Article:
MP Garment Company
MP Garment Company Limited (Part of MK Group of Companies) was established in 1999 as an export-oriented manufacturer of men’s garments, fashionable women’s garments and children’s garments. The company’s main operation involves the production and distribution of ready-to-wear clothing for many international brands from Europe, South America, and Thailand. Our former client includes Hugo Boss, Mosgen, Karstadt & Quelle, and Ernsting. In 2002, the company decided to create its own brand under the name ‘Right Choice’ for the local market. MK Group of Companies is into retailing also.
Hallmark Manufacturing Co. Ltd.
The company is a leading garment manufacturer of shirts, jackets, pants, vests and blousons (blouse jacket). The factory of the company that is also located in Myanmar, spread across 40,950 sq. feet, employs around 952 workers. The company’s main export market is Japan.
A.D.K. Garment Factory
Established by a Shanghai-based company, ADK Garment factory has a plant area of 5,488 sq. metres with over 2000 stitching machines and over 2000 workers. We also have our own washing factory to achieve any washing effect especially for Denim pants. Their main market is western Europe, as most of their products are exported to Denmark, Netherland, UK, and Germany, etc. The factory has been in operation for more than 4 years and manufactures half a million pieces of garment every month.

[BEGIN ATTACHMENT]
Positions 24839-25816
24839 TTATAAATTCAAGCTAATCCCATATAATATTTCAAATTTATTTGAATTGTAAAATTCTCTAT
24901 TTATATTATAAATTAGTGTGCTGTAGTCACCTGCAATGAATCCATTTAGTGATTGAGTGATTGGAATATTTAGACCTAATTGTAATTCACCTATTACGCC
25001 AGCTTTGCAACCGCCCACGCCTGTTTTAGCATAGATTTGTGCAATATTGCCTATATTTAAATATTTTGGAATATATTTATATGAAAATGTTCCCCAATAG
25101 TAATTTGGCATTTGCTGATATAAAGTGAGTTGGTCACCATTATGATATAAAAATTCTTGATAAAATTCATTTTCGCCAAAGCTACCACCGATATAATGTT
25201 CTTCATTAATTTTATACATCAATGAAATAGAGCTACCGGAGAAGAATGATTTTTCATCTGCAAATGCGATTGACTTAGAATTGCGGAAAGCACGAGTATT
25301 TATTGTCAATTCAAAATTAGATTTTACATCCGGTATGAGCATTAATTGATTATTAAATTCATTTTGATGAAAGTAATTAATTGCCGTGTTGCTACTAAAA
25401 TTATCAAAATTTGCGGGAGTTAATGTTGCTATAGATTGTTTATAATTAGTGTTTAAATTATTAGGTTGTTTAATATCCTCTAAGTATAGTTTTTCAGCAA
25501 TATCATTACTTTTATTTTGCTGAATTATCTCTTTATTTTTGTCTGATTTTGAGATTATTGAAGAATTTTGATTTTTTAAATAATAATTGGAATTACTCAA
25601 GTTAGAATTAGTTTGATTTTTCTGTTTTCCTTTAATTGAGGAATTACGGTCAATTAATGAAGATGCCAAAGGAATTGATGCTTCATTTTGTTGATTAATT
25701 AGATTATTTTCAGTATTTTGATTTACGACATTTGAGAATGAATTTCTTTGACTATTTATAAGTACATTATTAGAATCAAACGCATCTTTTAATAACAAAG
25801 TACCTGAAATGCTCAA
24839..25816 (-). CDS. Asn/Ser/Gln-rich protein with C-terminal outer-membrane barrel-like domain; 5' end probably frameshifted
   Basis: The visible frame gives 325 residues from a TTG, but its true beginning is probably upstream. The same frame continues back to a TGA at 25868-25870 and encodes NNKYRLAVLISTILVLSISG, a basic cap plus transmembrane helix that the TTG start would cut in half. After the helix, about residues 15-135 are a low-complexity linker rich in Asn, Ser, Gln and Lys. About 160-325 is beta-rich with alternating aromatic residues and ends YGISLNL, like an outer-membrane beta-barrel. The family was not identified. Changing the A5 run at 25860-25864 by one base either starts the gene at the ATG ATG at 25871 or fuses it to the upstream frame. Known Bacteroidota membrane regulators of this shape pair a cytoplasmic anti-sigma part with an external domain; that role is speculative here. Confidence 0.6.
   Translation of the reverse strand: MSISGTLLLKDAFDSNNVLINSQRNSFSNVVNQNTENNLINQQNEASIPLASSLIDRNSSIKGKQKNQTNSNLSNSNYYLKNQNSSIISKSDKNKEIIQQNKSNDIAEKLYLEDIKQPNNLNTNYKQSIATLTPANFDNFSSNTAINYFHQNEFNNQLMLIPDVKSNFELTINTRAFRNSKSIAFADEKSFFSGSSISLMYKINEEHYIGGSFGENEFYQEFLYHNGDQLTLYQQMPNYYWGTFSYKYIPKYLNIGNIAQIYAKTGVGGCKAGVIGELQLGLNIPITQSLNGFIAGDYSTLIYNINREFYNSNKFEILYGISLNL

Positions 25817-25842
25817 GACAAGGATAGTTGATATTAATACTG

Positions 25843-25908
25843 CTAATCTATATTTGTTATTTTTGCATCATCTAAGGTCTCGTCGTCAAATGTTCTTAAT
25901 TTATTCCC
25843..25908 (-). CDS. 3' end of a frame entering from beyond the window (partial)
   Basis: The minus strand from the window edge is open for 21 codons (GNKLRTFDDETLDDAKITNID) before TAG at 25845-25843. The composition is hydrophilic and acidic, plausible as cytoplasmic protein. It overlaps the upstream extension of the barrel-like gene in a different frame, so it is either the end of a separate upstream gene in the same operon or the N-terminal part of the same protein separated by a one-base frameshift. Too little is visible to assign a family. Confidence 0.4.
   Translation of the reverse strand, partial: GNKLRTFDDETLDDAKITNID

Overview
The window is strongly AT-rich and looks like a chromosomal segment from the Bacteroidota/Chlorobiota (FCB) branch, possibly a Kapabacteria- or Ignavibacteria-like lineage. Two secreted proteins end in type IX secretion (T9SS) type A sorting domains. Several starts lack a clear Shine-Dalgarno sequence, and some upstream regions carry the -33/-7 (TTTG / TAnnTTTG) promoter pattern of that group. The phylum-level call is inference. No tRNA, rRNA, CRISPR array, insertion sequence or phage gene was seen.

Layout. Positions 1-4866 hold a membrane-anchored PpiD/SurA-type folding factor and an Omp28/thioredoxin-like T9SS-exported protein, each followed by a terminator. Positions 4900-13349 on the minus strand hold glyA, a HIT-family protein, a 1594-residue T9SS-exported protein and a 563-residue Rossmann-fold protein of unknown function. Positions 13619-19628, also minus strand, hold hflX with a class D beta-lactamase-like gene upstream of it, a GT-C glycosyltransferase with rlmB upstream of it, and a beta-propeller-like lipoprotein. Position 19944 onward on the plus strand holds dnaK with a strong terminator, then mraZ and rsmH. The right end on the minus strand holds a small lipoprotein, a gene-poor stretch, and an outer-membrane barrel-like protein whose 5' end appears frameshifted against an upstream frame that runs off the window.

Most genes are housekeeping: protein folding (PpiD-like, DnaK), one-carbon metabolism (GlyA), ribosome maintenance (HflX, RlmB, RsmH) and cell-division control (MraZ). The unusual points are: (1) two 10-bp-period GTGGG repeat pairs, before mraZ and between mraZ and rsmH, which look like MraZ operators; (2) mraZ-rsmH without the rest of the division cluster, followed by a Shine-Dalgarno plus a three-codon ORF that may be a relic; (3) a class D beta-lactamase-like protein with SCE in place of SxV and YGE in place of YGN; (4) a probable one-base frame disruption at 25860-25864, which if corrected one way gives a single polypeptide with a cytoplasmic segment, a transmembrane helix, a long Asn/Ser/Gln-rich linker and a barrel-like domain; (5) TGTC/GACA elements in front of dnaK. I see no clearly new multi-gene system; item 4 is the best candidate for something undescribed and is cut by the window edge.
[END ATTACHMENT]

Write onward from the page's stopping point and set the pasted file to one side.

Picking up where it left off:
Lat War Co. Ltd.
With a setup of 1,000 plus sewing machines and 1,600 people, Lat War produces Polar fleece jacket, knitted polo shirt, knitted T-shirts, woven shirt, baby items, jacket (with padding), for buyers like Hajo (Germany and Belgium), BNL (Germany) Busan (Soul Korea), TS (Japan & Korea), WG (Russia), Trade Party (Germany, Poland, Austria, Czech, Hungary and Swiss), Yang Design (France) and Giordano (China). The capacities of the company are 15,000 dozens per month polar fleece jackets, 32,000 dozens per month of knitted polo T-shirts, 65,000 dozens of regular T-shirts and 3,500 dozens of woven shirts.
THY Garment Company
THY Garment Company is a Garment & Apparel Trading Company which can source all kinds of knitted and woven items. It emphasizes on introducing small and medium size factories in Myanmar for garment manufacturing business.